This is another scandal which EFSA has brought upon itself, and which brings that beleaguered organization under scrutiny yet again. NGOs have been complaining for years about industry bias and revolving doors between EFSA and the GM industry and its apologists -- and it is no comfort that Diana Banati can walk straight out of RFSA and straight into a key role with ILSI, which exists purely to lobby on behalf of industry for a more lax regulatory regime within which industry can maximise its profits. Nobody is fooled by ILSI's (very recent) insistence that it is "a key partner for science in public health" -- and its influence has been pervasive ever since EFSA was formed.
Banati, Kuiper, Renckens -- they have each been in positions which enabled them to promote the interests of the GM industry, to modify (in other words, to loosen up) regulations, and to facilitate EFSA approvals of GM crops and foods.
We trust that the European Parliament will continue to keep EFSA under close scrutiny. In our view the GMO Panel, in particular, should be dismantled and re-formed; and we agree that all of its decisions on GMO crops and foods should be revisited while a moratorium on any further approvals is put in place.
The chair of the European Food Safety Agency (EFSA) management board Diána Bánáti has resigned from her position (1) following pressure from the European Parliament, and the Greens in particular, over conflicts of interest. Tomorrow, the European Parliament will vote on the EU 2010 budget discharge, with questions hanging over the budgets of a number of EU agencies due to conflicts of interest.
The Green group, which first drew attention to the conflict of interest with Ms Bánáti's dual roles with EFSA and the industry lobby group International Life Sciences Institute (ILSI) (2), welcomed the announcement, with Green MEP José Bové stating:
"The clear conflict of interest in Ms Bánáti's role with ILSI made her position as EFSA chair completely inappropriate and untenable. Against this background, resignation was the only option and we only regret that it has taken so long for the agency to come to its senses.
"Given the sensitive nature of EFSA's work, especially as regards the authorisation of GMOs, the need for the independence of its staff and board is essential. The presence of key staff and board members with direct links to the food industry is not acceptable. Ms Bánáti's resignation is a first step to cleaning up the agency."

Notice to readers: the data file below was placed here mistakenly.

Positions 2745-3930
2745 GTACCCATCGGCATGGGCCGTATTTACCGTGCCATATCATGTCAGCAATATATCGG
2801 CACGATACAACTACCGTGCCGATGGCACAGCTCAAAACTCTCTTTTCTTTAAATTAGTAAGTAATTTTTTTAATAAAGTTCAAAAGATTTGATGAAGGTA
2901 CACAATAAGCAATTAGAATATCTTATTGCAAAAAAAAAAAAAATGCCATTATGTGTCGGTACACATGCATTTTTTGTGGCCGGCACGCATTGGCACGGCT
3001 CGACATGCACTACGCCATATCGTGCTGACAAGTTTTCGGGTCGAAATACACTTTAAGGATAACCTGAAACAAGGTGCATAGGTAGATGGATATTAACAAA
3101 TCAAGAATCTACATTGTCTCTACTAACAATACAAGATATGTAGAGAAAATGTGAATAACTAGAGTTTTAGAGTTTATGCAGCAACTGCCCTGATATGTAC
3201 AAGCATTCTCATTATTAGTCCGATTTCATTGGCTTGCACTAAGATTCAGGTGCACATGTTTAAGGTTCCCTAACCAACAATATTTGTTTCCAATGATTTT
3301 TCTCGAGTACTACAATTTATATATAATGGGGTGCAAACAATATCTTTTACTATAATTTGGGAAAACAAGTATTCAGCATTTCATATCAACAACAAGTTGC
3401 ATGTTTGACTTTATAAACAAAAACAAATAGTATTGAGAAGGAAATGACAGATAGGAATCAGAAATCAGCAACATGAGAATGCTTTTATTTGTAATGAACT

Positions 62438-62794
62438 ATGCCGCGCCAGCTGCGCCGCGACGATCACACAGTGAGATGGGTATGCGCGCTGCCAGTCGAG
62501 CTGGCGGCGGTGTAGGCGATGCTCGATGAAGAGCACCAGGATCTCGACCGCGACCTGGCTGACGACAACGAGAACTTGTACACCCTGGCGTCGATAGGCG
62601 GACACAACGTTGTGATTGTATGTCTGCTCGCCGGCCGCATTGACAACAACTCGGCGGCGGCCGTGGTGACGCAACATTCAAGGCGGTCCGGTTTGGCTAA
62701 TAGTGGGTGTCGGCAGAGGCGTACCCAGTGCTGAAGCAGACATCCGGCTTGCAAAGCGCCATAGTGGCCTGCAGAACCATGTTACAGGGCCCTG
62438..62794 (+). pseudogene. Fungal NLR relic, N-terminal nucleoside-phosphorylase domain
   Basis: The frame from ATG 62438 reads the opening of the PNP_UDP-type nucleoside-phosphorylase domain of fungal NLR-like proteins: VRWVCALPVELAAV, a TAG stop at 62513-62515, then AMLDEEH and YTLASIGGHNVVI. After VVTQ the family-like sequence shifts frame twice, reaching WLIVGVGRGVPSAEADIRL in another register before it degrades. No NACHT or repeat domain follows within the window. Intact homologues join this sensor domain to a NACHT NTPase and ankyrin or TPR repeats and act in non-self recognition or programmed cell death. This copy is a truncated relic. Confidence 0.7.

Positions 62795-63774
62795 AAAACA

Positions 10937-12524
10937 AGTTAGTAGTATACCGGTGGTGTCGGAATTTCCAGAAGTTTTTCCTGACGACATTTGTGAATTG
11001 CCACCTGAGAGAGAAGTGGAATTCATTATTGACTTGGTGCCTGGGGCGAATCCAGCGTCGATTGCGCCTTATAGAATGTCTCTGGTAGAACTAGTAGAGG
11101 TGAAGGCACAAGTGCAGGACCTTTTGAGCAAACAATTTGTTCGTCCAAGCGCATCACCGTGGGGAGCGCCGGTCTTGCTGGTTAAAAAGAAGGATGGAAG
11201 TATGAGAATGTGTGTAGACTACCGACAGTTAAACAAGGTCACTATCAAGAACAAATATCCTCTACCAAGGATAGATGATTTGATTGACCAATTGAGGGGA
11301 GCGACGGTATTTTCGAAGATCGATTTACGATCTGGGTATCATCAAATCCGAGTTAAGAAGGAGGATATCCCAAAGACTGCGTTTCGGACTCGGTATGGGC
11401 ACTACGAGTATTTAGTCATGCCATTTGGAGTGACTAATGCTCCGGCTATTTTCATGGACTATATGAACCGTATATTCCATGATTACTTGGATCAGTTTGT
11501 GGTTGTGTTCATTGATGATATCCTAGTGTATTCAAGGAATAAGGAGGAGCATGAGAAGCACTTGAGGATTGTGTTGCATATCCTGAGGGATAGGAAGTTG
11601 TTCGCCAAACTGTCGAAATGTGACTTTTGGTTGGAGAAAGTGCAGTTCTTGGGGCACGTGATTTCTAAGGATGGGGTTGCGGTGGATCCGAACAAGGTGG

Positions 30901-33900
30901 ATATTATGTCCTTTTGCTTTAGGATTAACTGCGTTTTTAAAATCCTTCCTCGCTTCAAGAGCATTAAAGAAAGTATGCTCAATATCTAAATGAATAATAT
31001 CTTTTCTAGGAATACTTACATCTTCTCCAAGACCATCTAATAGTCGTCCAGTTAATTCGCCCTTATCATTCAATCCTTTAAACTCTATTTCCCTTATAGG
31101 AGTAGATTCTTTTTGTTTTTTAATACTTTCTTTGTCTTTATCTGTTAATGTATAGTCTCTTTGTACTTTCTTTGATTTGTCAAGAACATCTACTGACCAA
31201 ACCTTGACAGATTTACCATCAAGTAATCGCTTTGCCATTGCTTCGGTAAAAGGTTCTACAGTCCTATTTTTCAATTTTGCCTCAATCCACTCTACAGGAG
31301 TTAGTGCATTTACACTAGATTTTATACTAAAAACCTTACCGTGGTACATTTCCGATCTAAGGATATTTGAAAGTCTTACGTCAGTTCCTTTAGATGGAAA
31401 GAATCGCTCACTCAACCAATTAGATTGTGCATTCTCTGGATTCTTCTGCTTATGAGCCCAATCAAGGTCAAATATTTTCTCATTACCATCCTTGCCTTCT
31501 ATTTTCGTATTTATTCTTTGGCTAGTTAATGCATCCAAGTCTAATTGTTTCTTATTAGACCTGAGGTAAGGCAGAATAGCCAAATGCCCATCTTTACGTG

Commenting on the implications for the EP vote tomorrow, Green budgetary control spokesperson Bart Staes MEP (3) added:
"The resignation of Ms Bánáti vindicates the European Parliament's efforts to draw attention to and root out conflicts of interest at the EU agencies (3). These conflicts of interest are not just limited to EFSA, with the European Medicines Agency being another prime culprit. Agencies like EFSA and the EMA, which deal with the authorisation of goods and items that have direct implications for public health and safety, must act completely independently and any possible conflict of interests with industry must be ruled out. This is both in the public interest and in the interest of the agencies themselves, and the credibility of their work.
"MEPs voting tomorrow must take account of this in their decision on whether or not to grant a discharge to the budgets of the affected agencies. It is also essential that the European Court of Auditors stop delaying the publication of its report on conflicts of interest at the agencies. It is in the public interest that this report is published and the ECA must stop sitting on it."
(1) EFSA announcement http://www.efsa.europa.eu/en/press/news/120509.htm
(2) See the Greens/EFA statement from September 2010: www.greens-efa.eu/efsa-and-gmos-2628.html
(3) Bart Staes was part of an EP delegation, which visited EFSA last week to discuss this issue.
The EU Ombudsman criticised EFSA for mishandling the case of Suzy Renkens who went from EFSA's GMO panel to become a lobbyist for Syngenta.
New briefing: The International Life Sciences Institute (ILSI), a corporate lobbygroup written to the European Parliament in anticipation of the vote on 10 May in plenary session on the EFSA 2010 budget. A letter signed by Corporate Europe Observatory, Earth Open Source, Testbiotech and Health and Environment Alliance (HEAL) introduces a new briefing, focusing on the problematic links between EFSA panel members and the International Life Sciences Institute (ILSI), an industry lobby group. See also two important PDF files available via this web page.